A Christchurch resident has pleaded with a full meeting of the city council to stop a quarry she says is coating her and her neighbours in harmful dust.
The Winstones Quarry on Old West Coast Road has been ordered to contain the dust it produces in extracting gravel for building projects.
Today Anna Youngman told councillors this was not working and the quarrying needed to stop.
"I get very breathless, also outdoors, not only do I wear the mask, I have to put on protection over my eyes, they get so itchy and so runny, it's like sandpaper in my eyes, and this is Christchurch."
Given just five minutes to speak, Ms Youngman did her best to bring home for councillors what life was like for her and six neighbours who lived within 200 metres of one of the city's biggest and busiest gravel quarries.
She said the dust followed them inside and coated furniture and walls, but that the real danger came from the crystalline silica particles that were too small to see.
"They are so tiny that they get right in to the base of the lungs and because of their jagged edges they lodge in to the lung and make that area non-functional. Breathing in this dust can lead to very serious health issues, silicosis, which is similar to asbestosis, and a terrible death."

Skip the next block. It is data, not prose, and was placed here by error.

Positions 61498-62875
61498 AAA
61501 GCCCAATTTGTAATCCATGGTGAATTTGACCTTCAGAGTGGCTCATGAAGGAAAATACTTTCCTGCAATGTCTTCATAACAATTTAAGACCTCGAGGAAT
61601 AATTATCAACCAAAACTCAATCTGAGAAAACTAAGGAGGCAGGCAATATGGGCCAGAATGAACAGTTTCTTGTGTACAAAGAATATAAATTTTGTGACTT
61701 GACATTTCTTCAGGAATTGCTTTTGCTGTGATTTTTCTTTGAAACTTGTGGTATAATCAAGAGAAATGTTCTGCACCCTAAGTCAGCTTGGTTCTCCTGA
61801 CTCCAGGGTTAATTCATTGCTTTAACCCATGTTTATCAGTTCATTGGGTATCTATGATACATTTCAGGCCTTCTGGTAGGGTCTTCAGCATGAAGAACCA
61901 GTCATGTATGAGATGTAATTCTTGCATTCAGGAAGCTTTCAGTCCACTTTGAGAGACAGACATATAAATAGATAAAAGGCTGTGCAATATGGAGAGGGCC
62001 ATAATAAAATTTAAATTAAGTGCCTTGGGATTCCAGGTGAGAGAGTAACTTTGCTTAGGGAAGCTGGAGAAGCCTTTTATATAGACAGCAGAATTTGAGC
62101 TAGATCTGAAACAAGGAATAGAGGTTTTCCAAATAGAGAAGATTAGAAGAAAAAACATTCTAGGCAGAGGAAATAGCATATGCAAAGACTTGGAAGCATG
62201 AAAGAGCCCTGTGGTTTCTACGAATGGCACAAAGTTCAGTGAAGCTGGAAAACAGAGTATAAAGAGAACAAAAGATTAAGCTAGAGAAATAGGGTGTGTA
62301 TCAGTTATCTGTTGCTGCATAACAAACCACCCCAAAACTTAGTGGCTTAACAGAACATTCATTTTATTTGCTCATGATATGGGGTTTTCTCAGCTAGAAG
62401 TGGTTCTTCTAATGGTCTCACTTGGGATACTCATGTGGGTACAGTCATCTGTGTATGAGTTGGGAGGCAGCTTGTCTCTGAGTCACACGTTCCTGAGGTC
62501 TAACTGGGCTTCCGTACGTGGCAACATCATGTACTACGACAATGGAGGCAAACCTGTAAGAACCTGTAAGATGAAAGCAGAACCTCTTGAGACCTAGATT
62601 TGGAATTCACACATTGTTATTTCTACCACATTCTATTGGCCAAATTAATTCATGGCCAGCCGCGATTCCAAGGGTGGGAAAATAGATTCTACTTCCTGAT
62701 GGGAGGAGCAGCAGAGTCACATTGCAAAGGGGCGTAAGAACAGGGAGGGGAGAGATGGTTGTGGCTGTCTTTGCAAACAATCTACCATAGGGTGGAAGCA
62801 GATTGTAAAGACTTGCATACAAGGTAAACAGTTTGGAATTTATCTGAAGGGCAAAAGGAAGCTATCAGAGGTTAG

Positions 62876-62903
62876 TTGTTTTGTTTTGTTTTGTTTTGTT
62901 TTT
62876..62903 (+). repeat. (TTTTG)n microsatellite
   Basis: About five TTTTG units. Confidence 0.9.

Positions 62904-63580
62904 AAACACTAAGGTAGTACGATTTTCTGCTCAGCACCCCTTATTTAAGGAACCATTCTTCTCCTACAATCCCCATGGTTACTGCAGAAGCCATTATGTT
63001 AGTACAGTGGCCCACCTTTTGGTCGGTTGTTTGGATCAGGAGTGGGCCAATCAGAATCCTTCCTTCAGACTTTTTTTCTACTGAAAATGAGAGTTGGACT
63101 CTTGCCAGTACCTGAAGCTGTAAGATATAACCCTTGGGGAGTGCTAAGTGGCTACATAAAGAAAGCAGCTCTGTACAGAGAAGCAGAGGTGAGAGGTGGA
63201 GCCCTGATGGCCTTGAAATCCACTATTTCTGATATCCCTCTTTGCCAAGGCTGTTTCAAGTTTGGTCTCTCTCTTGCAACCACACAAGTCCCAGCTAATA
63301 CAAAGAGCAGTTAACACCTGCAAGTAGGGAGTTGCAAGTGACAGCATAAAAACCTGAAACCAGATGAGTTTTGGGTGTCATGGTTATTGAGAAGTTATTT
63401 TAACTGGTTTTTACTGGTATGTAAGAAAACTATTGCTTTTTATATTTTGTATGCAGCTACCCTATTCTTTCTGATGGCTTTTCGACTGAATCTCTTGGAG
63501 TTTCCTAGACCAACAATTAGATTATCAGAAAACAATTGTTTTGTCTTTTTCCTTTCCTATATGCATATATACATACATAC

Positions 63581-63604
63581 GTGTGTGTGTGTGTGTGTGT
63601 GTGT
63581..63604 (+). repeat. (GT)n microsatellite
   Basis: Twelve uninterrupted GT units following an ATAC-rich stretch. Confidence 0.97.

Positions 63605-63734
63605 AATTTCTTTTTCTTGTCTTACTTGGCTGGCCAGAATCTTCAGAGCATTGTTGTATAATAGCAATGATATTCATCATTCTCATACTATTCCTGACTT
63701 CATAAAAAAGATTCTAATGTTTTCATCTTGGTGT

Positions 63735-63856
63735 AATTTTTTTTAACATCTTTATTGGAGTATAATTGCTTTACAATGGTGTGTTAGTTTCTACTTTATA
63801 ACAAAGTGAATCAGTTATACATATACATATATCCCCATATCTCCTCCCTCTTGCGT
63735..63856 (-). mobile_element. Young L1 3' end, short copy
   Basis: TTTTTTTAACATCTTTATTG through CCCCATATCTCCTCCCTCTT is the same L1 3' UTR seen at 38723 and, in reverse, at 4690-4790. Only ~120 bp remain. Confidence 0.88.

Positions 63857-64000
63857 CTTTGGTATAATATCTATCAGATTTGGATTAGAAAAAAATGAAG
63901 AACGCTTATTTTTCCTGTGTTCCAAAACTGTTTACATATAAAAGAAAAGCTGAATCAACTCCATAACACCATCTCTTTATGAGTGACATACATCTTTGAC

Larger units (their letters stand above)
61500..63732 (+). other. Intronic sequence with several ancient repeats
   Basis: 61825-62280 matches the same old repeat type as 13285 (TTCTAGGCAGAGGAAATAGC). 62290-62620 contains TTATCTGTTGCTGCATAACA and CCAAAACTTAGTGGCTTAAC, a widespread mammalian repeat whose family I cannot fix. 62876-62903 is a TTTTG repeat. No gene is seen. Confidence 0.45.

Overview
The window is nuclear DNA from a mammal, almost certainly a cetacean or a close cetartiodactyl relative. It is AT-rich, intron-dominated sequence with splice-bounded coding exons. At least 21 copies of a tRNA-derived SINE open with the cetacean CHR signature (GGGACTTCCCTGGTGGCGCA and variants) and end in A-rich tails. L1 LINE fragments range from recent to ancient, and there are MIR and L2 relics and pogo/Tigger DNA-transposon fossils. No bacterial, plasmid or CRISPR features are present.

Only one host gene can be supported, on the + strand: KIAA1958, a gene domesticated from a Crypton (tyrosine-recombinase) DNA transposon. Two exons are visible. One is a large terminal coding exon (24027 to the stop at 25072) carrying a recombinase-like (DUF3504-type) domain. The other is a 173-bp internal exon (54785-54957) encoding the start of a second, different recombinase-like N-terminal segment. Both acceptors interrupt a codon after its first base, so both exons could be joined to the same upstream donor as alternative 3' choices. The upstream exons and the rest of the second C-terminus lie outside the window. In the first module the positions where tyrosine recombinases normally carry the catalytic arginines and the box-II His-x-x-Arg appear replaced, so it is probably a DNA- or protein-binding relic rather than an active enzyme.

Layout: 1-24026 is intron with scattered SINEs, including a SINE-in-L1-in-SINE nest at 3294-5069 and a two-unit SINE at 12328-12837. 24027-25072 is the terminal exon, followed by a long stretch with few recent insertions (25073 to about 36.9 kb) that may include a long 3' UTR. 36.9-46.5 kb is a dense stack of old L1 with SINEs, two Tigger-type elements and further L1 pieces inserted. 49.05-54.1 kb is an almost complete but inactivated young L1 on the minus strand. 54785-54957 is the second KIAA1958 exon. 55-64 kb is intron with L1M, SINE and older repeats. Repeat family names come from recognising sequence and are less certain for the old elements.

Ms Youngman said her doctor had advised her to move for the good of her health, but that this was not an option as nobody would want to buy their property as long as the dust remained a problem.
She pleaded with councillors to change planning rules that allowed the quarry to set up within 200 metres of homes.
"Why aren't you all listening to the experts that know better. In third world countries, Pakistan and india, 500 metres is the set back distance. The quarries are running riot, they've been cowboys for some time."
Outside the meeting, another resident, Annell McDonagh, said the independent commissioners who granted the quarry permission to operate so close to their homes needed better, more independent advice on the effects of the dust.
In an email, the Christchurch City Council said the quarry's resource consent required it to contain any dust within its boundaries.
Winstones said the area had been a quarry since the 1970s.
In a statement it said it was complying with its resource consent and had taken a number of steps to reduce dust.
The regional council directed RNZ News to its website, which detailed plans to test the dust coming from the quarry.
This would involve personal exposure monitors which it hoped to fit residents with next week to work out how much crystalline silica they were being exposed to.
It was also planning to monitor how much visible dust was coming from the quarry in the near future.